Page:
In broad outline, this appears to mean a more interventionist approach to both economic and social affairs than previous Conservative governments would have countenanced. It is an unabashed attempt to seize the unoccupied centre ground.
Mrs May has delivered a manifesto in her own image: a clean break with the Notting Hill set. But if she is to turn meritocratic Middle England into Global Britain, she needs to show greater appreciation of the economic realities.
The key word in the Tory manifesto slogan – “forward, together” – is “together”. The goal is to unite a divided country by winning former Ukip and Labour voters over to the Conservatives.
This necessitates, in Theresa May’s view, an emphasis upon pragmatism rather than ideology. This is not to say that she is motivated by political calculation.
The Prime Minister wants a politics that responds to people’s genuine needs and is shaped by morality. Mrs May is trying to craft a Toryism for the times.
Mrs May gives the impression to voters that she alone has the leadership qualities necessary to deliver all of this – and in many ways this election is simply about who one trusts to see Britain through difficult times.
So the manifesto sweetens that deal – and woos former Labour voters – by pledging that Mrs May will use the machinery of government to help “ordinary, working families” who, it claims, “have been ignored by politicians.”
Theresa May’s manifesto reveals more about her plans to refound the Conservative party than her plans to run the country. Her programme for the Tories would read as a heretical document to many in her party, brought up on a diet of state-shrinking, me-first Thatcherism.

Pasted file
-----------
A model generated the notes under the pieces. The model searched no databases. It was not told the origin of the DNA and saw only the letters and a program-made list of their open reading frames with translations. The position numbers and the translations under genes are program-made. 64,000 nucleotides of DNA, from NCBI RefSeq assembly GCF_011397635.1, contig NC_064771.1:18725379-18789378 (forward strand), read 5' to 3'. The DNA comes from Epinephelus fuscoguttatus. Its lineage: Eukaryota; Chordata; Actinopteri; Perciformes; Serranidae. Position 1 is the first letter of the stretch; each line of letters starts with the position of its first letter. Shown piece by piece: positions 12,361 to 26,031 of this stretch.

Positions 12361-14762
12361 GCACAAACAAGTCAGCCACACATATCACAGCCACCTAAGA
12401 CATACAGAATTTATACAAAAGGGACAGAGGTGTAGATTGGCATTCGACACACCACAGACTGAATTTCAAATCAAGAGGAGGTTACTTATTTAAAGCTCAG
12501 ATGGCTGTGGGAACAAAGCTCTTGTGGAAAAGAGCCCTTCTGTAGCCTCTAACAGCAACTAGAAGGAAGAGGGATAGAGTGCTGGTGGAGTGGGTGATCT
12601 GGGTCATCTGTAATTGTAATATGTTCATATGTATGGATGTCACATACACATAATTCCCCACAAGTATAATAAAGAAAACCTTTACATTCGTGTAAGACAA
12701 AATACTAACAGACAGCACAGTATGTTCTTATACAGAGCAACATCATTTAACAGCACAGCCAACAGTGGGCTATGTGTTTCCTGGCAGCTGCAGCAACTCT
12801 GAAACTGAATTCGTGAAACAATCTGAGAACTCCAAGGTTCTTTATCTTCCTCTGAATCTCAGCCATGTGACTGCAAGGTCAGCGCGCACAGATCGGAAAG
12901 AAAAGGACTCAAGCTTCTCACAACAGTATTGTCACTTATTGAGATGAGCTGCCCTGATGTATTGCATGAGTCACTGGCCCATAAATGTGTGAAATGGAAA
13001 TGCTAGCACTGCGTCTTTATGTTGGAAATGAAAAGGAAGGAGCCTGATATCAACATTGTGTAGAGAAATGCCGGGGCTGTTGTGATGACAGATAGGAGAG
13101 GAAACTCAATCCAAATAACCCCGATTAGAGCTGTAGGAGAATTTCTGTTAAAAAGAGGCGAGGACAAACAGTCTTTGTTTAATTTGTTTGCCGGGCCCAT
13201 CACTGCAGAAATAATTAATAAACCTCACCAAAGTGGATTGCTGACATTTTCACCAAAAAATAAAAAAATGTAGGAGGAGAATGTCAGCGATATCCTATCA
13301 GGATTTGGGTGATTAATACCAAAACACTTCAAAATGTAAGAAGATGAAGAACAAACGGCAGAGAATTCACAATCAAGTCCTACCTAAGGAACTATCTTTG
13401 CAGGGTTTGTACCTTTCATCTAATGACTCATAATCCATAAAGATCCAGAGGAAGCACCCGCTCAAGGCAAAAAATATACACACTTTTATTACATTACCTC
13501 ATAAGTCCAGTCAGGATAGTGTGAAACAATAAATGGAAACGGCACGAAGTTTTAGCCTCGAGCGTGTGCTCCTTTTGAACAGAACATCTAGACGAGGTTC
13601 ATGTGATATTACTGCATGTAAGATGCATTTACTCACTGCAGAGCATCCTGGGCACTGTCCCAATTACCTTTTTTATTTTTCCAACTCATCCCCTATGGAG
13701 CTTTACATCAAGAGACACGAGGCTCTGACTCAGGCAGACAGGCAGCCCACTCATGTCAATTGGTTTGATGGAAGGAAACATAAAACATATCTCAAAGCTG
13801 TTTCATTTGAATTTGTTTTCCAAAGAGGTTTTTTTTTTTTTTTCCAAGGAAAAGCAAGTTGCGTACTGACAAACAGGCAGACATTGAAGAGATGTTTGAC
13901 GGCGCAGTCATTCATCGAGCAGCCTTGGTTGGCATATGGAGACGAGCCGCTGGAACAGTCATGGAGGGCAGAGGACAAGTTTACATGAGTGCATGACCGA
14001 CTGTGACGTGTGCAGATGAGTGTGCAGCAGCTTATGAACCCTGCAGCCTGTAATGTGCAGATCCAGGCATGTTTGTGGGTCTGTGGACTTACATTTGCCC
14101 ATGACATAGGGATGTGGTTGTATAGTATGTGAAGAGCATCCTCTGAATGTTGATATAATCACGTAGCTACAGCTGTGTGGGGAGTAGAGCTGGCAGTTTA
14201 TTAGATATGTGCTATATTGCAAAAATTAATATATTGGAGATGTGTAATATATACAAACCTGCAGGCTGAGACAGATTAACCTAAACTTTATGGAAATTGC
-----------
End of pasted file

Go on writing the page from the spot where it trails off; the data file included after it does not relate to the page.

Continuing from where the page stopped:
Like Tony Blair in 1997, Mrs May is where the majority of voters are: to the left on the economy and to the right on social issues.
She plays to this mood, a political judgment that risks society closing in on itself rather than opening up. She is surely sincere in saying she wants to change Britain for the better. But she missed opportunities here.
In favouring meritocracy, she erodes her recognition that success is mutually created. Meritocrats believe their own myths about succeeding on their own. It is why Mrs May has ended up with a wrong-headed obsession with grammar schools.
Flourishing happens in complex webs of relationships. The counter to inequality is community, but it is also complexity and cooperation. Simplistic solutions risk entrenching privilege rather than challenging it. Forward Together, says Mrs May, but where to? Nobody knows.